I’ve always felt that whatever age I’m at; it’s never the right one. When I was 25, I thought I was old. When I was 35, I thought I was… well, old. Now that I’m [gulp] 46, I feel ancient. Or do I? Physically, I feel great. Socially, I can still keep up with the twentysomethings (even though some nights, I’d rather just read a good book). Emotionally, I have the life experience of a “grown-up” with the youthful spirit of someone much younger. On paper, it seems like a great balance.
So what is this hang-up about age that has plagued me for most of my life? I feel like I’m continually in a race, playing catch-up to where I think everyone else is and where I think I’m supposed to be. But by doing that. I’m always looking forward (or backward) and missing out on where I am RIGHT NOW. Why can’t I appreciate that TODAY is the youngest I’ll ever be for the rest of my life? Am I stuck in my head?
“Get Outta Your Head” – it’s the slogan that adorns the Matthew Corozine Studio website. During my years studying acting with Matt, getting out of my head was one of the cornerstones of Matt’s teachings. “Get out of your way” was another one. Every moment in his class was about the here and now and being in the present moment. That’s what acting is. It’s also what getting “outta your head” means.
But let me tell you—it’s harder and scarier than it sounds. Being present means really listening to someone (instead of thinking about the laundry you need to do when you get home from class); it also means responding to someone in an honest, truthful way (as opposed to lying to them and telling them what you think they want to hear). Class trains you to trust your instincts and express yourself accordingly. Easier said than done. Out of the classroom, we are trained to be uber politically correct. As a result, our feelings and instincts can get buried so deep that we need to consult Google Maps to locate them. Or, if you’re one of the lucky ones, you can end up in Matt’s class and he can give you a map, personally devised for y-o-u! There will be some interesting twists and turns, however, as your mind puts up roadblocks and refuses to follow the path laid out for you. But that’s okay, because it’s all a part of the amazing journey you’ve signed up for, and ultimately you will be led to where you’re supposed to be (whether your mind likes it or not). Kind of reminds me of my battle with my age… I’m getting older whether I like it or not. Why not enjoy the journey and let it take me to where I’m supposed to be?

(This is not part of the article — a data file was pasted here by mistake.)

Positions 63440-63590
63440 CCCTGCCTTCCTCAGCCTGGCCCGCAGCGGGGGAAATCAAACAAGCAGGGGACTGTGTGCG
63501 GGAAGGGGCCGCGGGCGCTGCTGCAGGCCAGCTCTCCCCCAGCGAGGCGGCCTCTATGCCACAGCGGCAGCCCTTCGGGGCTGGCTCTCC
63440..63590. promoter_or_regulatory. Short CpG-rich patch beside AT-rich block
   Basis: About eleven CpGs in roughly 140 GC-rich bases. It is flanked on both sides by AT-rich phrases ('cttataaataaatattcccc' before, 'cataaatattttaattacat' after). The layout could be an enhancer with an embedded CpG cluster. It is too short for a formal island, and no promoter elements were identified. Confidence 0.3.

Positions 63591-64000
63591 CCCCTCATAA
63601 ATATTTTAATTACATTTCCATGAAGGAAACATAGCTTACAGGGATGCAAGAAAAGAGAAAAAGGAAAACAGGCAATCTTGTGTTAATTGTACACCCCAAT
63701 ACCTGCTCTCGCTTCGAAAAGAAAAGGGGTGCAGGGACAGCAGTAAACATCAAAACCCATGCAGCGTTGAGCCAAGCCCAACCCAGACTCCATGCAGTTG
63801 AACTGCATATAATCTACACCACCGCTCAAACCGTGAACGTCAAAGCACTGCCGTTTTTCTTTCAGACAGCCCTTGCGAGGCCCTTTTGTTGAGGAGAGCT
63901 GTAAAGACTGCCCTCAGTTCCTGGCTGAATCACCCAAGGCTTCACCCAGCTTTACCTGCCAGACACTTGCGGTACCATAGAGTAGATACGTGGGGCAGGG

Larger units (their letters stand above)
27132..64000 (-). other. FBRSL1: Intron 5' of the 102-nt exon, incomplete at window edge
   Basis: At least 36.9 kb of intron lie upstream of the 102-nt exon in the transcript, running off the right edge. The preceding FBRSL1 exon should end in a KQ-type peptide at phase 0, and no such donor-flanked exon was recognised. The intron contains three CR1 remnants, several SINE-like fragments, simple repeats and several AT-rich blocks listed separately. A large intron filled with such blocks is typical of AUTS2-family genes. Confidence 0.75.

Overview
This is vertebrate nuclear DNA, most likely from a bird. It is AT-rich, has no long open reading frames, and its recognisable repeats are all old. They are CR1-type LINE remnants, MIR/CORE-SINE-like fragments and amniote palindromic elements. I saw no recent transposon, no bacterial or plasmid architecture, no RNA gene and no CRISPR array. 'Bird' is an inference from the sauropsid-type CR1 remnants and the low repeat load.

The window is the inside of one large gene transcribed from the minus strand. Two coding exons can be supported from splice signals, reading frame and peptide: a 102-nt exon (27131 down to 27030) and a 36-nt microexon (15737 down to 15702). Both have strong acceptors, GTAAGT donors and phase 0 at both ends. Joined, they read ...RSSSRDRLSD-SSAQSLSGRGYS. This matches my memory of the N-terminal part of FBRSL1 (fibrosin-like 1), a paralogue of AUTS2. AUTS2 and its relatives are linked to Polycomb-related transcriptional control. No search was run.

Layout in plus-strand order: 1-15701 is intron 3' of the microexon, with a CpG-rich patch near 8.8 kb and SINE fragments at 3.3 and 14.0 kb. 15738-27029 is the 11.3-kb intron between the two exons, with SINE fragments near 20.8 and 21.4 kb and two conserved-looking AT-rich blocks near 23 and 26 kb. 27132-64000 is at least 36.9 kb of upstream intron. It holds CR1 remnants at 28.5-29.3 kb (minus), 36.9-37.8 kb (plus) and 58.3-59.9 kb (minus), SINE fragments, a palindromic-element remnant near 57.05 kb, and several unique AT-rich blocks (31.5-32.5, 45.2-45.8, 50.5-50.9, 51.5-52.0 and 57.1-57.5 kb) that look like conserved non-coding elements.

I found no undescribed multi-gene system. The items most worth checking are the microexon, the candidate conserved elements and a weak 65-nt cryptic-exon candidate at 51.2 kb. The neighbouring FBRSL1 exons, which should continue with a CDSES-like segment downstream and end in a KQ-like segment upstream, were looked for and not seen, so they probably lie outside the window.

In class, where you’re supposed to be is the land where instincts and feelings roam free. And in this land… anything goes. You might go from yelling to crying to laughing in a matter of seconds. You say things you wish you could say in “real life” but can’t. (Remember the politically correct thing?) Class is a playground, and just like children, we are learning to explore each other and the world around us. But you can find yourself in unfamiliar territory at times, and feel like a kid who’s afraid of the dark. I remember the first time a student told me “I care about you” or “You touched my heart,” during a repetition exercise. I wanted to vomit. This person didn’t even know me… how could they care about me? How could I touch their heart? It wasn’t logical… it made no sense. But as I’ve learned, that was my “head” talking—the same head that tells me I’m ancient.
Acting is not a replacement for therapy, but it certainly can be therapeutic. It taught me how to go off of what I was hearing instead of what someone was saying. It taught me about trusting how I feel instead of what I think. The head can lie to us, but our guts always know the truth. The more you can listen to your gut, the more you are grounded in what is going on right now. And when it comes down to it, right now is all there really is, because yesterday is over and no one knows what tomorrow will bring.
So perhaps class is where I can find some answers to my age obsession. Could it be time to revisit the Matthew Corozine Studio? Perhaps there I can reconnect to the present moment and learn how to appreciate the journey that’s going on right now. After all, right now is exactly where I need to be. The destination is obviously going to take care of itself…